This week let’s talk about the critical rendering path and how to avoid render-blocking CSS. That is, CSS which can prevent the browser rendering any processed content until the CSS object model has been fully constructed.
There are many articles and presentations about inlining critical CSS, so I won’t walk through the process step-by-step. Filament Group has provided a clear, comprehensive how-to on making RWD fast, which includes an excellent explanation of critical CSS. Once you’re comfortable creating your own inline CSS to appease the PageSpeed gods, I want to bring up an important issue to watch out for: inline CSS that blocks rendering.
Inline but blocking
“What?!” you must be asking. “Isn’t inline CSS faster because there’s no external request for the styles?”
That is correct for the most part. Still, it’s possible for the CSS to block rendering if it contains external requests. This demo page (link no longer available) contains nothing but a few paragraphs and inline CSS. Weighing in at 3.3KB I’d expect it to load in the first packet response. Chances are if you load it on a mobile device, the page will be white for about 5 seconds before rendering the page.
This might not be a problem if you’re manually authoring critical CSS. But not everyone uses that approach, which can be somewhat time-consuming. That’s why folks are often using tools like critical or grunt-critical to automatically generate the CSS. Not only can they test multiple viewport sizes to calculate the styles, but they can even inline it for you! I prefer these tools because they’re pretty darn convenient, but they also have the potential to cause trouble.
Automatic isn’t always perfect
The advantage we get by automating tasks is enormous. For some tasks, like concatenation, you could say it’s downright foolish to do by hand what a computer can do a million times as fast. We can safely hand the task off to the computer and actually expect it to be done better and faster than a human can.
Producing CSS for the critical rendering path, on the other hand, is a matter of balancing several important factors. A computer can’t always make the best decision. Do you optimize for a mobile viewport, a desktop-sized viewport, or try to find a “sweet spot” that works for both? How “complete” do you want the first render to look? All of these questions have to be answered within a budget of just a few KB of CSS.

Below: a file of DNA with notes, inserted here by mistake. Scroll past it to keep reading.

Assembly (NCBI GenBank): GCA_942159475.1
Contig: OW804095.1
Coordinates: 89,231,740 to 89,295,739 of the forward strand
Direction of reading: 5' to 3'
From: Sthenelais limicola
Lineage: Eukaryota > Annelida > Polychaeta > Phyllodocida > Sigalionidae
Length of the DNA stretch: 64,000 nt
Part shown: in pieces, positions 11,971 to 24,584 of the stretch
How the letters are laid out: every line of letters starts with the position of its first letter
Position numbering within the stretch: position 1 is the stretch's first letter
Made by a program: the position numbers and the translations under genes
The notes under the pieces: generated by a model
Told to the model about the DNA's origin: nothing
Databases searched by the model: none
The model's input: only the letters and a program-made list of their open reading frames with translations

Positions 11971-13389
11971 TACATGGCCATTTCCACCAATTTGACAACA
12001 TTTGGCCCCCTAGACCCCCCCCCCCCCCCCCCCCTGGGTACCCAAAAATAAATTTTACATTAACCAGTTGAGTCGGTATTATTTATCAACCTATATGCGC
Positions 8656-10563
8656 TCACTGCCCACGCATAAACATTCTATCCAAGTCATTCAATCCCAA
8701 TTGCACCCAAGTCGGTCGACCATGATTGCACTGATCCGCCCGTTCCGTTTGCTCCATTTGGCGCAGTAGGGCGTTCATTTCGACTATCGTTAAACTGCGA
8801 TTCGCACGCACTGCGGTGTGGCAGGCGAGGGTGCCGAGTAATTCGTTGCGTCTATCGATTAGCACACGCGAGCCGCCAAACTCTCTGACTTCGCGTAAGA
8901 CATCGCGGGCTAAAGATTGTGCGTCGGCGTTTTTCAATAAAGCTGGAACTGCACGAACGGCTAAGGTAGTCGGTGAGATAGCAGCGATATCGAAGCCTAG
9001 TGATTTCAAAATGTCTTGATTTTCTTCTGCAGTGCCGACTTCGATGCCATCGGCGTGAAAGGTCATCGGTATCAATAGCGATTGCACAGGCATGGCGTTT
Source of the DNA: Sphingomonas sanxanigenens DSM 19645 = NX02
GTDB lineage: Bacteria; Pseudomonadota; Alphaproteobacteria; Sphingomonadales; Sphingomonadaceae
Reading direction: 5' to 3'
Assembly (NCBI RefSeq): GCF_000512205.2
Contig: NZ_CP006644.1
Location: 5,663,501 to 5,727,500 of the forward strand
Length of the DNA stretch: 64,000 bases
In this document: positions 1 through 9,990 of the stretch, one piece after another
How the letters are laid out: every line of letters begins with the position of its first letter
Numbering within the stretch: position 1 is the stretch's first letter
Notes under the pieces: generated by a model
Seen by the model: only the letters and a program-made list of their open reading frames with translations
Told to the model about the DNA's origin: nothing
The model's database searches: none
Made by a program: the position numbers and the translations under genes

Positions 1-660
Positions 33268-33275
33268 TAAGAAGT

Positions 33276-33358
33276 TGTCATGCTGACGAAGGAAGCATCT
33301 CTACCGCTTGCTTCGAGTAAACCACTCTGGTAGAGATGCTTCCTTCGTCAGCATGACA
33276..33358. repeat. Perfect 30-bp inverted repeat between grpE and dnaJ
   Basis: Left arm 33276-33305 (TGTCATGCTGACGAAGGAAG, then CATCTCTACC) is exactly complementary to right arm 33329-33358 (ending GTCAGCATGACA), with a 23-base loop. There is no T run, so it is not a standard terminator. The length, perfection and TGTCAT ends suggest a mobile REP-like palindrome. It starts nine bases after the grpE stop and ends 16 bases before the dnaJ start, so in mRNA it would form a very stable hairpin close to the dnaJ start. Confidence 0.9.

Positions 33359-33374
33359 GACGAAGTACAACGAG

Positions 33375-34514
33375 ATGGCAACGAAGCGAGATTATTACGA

For example, if you are applying a web font to your page titles, and it is above the fold. The tool will probably identify the
@font-face rule and include it in your critical CSS. But that creates an external request! Same for background images and icon fonts, all commonly used near the top of a web page to enhance logos, titles, menus and so forth.
The makers of these tools are aware of the risks. In fact, Critical has an open GitHub issue requesting excludes by file/selector. But for now it’s up to your team to be vigilant and ensure that the CSS is actually non-blocking.
Update 2015-06-12: the issue noted above has now been resolved! In the latest version of
critical you are able to filter out blocks and properties of your choosing. Thanks to Ben Zörb for his work on this issue.
Test your work
Alright so here we are. We have great tools that automate a tricky task, and for the most part they get it right. But when they get it wrong, it’s high impact. We know exactly what will cause problems, which sounds like a perfect situation to implement a test!
To avoid shipping inline styles with external requests, use a test to check CSS for known properties that block rendering.
#!/bin/bash # The commands look for 'font-face' or 'url' within the # critical CSS. Both properties will cause the browser # to make an HTTP request, but since the critical CSS is # inline, it should avoid making external requests. # # External requests within CSS defeat the purpose of # inlining in your HTML since they incur the same type # of network delay that external CSS would cause. FACE=`grep -c 'font-face' path/to/critical.css` URL=`grep -c 'url(' path/to/critical.css` if [ "$FACE" == "0" ] && [ "$URL" == "0" ]; then echo "Critical: ✔︎ Yay! The generated CSS makes zero external requests." exit 0 else TOTAL=$(($FACE + $URL)) echo "Critical: ✘ Rats! The generated CSS makes $TOTAL external requests." exit $TOTAL fi
When the test fails, you can go in and manually tweak your styles, removing the bits that cause delays. This script is just to demonstrate the concept, and is extremely simple. It only tests for two strings,
url. Depending on your CSS, the test might have to be more complex. For instance, a
url() containing a data URI is not a problem, and should pass. Or you might want to check for
@import. If you have other good testing suggestions, leave them in the comments!
Finally, for team-wide coverage add this test as a pre-commit hook in your version control system so people who work with CSS will have to verify the changes before merging or shipping.
Want to learn more?
Check out our open-source repository of frontend performance training materials, which includes this test amongst many others!
Credit and thanks go to Addy Osmani for fact-checking this post.
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